Abstract: Health Related Quality of Life (HRQoL) measures are becoming more frequently used in clinical trials as primary endpoints. Investigators are now asking statisticians for advice on how to plan (e.g. estimate sample size) and analyse studies using HRQoL measures.Sample size calculations are now mandatory for many research protocols and are required to justify the size of clinical trials in papers before they will be accepted by journals [1]. Thus, when an investigator is designing a study to compare the outcomes of an intervention, an essential step is the calculation of sample sizes that will allow a reasonable chance (power) of detecting a predetermined difference (effect size) in the outcome variable, at a given level of statistical significance. Sample size is critically dependent on the purpose of the study, the outcome measure and how it is summarised, the proposed effect size and the method of calculating the test statistic [2]. For simplicity in this paper we will assume that we are interested in comparing the effectiveness (or superiority) of a new treatment compared to a standard treatment at a single point in time.HRQoL measures such as the Short Form (SF)-36, Nottingham Health Profile (NHP) and European Organisation for Research and Treatment of Cancer (EORTC) QLQ-C30 are described in Fayers and Machin [3] and are usually measured on an ordered categorical (ordinal) scale. This means that responses to individual questions are usually classified into a small number of response categories, which can be ordered, for example, poor, moderate and good. In planning and analysis, the responses are often analysed by assigning equally spaced numerical scores to the ordinal categories (e.g. 0 = 'poor', 1 = 'moderate' and 2 = 'good') and the scores across similar questions are then summed to generate a HRQoL measurement. These 'summated scores' are usually treated as if they were from a continuous distribution and were Normally distributed. We will also assume that th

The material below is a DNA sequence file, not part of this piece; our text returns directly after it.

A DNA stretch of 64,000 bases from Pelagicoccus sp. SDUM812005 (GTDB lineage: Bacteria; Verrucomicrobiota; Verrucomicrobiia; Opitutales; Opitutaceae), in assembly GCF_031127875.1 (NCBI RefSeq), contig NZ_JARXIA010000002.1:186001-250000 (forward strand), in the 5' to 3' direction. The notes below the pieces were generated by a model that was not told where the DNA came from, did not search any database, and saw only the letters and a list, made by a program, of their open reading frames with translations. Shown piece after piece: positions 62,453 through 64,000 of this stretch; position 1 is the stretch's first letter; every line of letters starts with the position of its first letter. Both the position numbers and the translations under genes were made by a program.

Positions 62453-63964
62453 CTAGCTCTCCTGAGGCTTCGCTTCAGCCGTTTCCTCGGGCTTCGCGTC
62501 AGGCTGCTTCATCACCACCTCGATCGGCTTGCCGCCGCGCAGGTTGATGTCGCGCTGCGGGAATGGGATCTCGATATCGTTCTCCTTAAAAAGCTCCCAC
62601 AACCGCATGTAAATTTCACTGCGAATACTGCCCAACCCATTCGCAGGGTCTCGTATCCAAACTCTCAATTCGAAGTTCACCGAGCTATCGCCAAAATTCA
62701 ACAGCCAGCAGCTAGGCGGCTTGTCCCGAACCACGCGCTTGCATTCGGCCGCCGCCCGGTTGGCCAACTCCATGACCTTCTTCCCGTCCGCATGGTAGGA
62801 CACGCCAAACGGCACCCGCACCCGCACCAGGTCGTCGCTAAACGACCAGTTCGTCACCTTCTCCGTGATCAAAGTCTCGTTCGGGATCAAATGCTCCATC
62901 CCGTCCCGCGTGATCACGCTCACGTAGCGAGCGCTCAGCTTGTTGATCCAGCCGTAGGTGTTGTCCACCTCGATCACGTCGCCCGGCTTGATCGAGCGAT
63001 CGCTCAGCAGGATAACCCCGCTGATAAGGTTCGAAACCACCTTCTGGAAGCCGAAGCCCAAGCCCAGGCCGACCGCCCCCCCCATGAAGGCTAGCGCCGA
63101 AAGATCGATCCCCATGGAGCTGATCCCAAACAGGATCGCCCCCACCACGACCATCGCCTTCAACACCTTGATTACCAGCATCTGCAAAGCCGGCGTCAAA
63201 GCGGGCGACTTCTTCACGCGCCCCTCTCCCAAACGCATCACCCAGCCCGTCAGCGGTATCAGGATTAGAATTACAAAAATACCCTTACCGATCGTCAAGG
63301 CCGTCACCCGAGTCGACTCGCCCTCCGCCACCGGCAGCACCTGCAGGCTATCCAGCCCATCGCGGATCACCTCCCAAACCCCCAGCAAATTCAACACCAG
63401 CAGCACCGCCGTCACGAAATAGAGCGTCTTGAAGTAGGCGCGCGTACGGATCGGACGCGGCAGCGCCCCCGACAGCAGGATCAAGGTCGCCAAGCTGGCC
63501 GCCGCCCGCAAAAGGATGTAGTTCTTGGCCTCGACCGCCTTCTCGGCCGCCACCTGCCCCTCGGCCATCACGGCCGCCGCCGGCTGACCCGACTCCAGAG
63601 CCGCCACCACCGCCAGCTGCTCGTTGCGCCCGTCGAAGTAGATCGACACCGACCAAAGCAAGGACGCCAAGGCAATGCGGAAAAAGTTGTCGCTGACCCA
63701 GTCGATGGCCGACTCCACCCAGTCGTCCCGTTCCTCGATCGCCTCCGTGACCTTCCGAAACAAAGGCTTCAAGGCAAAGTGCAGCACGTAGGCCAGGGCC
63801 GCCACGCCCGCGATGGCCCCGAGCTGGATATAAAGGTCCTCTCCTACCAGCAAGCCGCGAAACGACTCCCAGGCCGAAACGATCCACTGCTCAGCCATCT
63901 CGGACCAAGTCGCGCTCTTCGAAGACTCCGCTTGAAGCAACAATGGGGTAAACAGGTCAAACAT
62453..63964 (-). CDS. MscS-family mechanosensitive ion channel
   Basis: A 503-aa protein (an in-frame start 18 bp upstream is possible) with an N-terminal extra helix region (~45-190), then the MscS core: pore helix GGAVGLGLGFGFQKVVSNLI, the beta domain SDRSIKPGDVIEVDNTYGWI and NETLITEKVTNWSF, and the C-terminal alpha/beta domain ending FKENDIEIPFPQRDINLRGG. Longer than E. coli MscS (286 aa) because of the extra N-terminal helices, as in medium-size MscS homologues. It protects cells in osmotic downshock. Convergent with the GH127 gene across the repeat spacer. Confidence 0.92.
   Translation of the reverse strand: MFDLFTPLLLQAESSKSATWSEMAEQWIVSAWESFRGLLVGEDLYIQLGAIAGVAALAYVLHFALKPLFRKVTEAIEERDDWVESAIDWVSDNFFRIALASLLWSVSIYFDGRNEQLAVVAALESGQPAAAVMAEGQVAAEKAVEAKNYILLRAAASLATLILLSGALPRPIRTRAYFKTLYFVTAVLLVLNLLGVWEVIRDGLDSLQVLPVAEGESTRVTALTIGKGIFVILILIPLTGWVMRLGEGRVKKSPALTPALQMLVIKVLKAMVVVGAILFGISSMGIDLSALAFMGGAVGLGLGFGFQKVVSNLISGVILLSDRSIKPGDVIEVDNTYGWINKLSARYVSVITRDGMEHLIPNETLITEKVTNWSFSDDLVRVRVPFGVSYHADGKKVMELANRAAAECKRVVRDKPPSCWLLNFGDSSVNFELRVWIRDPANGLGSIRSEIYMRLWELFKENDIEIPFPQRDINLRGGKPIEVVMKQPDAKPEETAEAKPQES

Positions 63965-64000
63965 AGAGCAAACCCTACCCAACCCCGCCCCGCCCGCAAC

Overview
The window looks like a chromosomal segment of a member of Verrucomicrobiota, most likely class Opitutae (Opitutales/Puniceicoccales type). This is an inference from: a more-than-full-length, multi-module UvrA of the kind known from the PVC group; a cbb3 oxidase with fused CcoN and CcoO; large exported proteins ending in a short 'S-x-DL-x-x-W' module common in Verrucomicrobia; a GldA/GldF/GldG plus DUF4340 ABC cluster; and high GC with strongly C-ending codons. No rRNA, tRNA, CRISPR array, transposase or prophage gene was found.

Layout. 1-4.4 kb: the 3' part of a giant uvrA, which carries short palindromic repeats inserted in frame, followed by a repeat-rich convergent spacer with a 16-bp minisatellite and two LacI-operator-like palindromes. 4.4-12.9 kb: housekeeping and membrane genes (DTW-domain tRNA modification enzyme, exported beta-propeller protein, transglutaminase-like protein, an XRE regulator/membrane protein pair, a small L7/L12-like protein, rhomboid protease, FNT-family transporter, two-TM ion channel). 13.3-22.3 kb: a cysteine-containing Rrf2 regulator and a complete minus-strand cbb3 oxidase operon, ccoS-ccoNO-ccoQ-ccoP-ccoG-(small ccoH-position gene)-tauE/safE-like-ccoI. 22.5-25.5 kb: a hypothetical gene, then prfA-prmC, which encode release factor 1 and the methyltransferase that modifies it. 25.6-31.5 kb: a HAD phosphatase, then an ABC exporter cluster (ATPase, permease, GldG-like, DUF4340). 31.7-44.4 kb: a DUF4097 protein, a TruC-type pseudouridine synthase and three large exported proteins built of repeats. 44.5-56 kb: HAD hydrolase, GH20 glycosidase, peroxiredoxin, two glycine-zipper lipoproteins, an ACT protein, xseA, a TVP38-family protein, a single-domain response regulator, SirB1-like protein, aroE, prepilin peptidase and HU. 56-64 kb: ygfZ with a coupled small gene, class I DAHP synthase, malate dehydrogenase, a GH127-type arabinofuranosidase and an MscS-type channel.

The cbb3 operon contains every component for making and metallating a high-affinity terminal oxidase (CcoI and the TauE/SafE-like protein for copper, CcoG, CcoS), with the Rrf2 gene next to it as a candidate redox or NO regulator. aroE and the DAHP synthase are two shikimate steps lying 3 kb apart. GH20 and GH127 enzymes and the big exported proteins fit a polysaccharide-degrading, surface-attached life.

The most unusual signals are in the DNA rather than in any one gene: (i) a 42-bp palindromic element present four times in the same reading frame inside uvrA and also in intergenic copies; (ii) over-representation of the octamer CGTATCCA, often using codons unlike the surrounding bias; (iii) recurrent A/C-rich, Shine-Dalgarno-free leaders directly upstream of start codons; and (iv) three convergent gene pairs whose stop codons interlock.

Tolerance and rebound with zafirlukast in patients with persistent asthma
David W Reid, Neil L Misso, Shashi Aggarwal, Philip J Thompson, David P Johns, E Haydn Walters
Journal of Negative Results in BioMedicine , 2008, DOI: 10.1186/1477-5751-7-3